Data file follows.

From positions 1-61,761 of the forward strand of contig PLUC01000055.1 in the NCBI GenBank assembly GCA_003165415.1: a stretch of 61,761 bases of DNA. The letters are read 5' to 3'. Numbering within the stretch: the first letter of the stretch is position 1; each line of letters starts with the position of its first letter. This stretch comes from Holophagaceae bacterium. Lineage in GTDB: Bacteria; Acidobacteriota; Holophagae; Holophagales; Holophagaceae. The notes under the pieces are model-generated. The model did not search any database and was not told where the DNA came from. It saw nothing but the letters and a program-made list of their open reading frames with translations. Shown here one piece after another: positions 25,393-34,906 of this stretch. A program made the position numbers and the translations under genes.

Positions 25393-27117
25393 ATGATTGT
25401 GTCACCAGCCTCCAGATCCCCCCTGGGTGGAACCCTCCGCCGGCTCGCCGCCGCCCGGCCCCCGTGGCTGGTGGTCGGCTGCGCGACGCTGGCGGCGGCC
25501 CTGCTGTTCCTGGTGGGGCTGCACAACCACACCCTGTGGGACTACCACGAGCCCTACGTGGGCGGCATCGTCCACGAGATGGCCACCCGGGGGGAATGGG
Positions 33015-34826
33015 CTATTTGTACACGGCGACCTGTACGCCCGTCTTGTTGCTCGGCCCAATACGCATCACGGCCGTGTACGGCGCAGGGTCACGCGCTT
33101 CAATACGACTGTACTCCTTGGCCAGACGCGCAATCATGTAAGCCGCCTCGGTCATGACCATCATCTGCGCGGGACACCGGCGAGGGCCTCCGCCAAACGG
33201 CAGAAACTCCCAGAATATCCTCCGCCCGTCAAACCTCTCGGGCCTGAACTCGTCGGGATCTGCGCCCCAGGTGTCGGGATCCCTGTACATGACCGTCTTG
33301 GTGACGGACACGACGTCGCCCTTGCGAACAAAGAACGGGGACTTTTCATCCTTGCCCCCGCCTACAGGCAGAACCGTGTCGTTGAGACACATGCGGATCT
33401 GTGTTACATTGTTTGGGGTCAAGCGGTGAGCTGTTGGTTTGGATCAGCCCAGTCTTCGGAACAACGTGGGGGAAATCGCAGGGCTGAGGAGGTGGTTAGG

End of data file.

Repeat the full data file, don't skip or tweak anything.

From positions 1-61,761 of the forward strand of contig PLUC01000055.1 in the NCBI GenBank assembly GCA_003165415.1: a stretch of 61,761 bases of DNA. The letters are read 5' to 3'. Numbering within the stretch: the first letter of the stretch is position 1; each line of letters starts with the position of its first letter. This stretch comes from Holophagaceae bacterium. Lineage in GTDB: Bacteria; Acidobacteriota; Holophagae; Holophagales; Holophagaceae. The notes under the pieces are model-generated. The model did not search any database and was not told where the DNA came from. It saw nothing but the letters and a program-made list of their open reading frames with translations. Shown here one piece after another: positions 25,393-34,906 of this stretch. A program made the position numbers and the translations under genes.

Positions 25393-27117
25393 ATGATTGT
25401 GTCACCAGCCTCCAGATCCCCCCTGGGTGGAACCCTCCGCCGGCTCGCCGCCGCCCGGCCCCCGTGGCTGGTGGTCGGCTGCGCGACGCTGGCGGCGGCC
25501 CTGCTGTTCCTGGTGGGGCTGCACAACCACACCCTGTGGGACTACCACGAGCCCTACGTGGGCGGCATCGTCCACGAGATGGCCACCCGGGGGGAATGGG
Positions 33015-34826
33015 CTATTTGTACACGGCGACCTGTACGCCCGTCTTGTTGCTCGGCCCAATACGCATCACGGCCGTGTACGGCGCAGGGTCACGCGCTT
33101 CAATACGACTGTACTCCTTGGCCAGACGCGCAATCATGTAAGCCGCCTCGGTCATGACCATCATCTGCGCGGGACACCGGCGAGGGCCTCCGCCAAACGG
33201 CAGAAACTCCCAGAATATCCTCCGCCCGTCAAACCTCTCGGGCCTGAACTCGTCGGGATCTGCGCCCCAGGTGTCGGGATCCCTGTACATGACCGTCTTG
33301 GTGACGGACACGACGTCGCCCTTGCGAACAAAGAACGGGGACTTTTCATCCTTGCCCCCGCCTACAGGCAGAACCGTGTCGTTGAGACACATGCGGATCT
33401 GTGTTACATTGTTTGGGGTCAAGCGGTGAGCTGTTGGTTTGGATCAGCCCAGTCTTCGGAACAACGTGGGGGAAATCGCAGGGCTGAGGAGGTGGTTAGG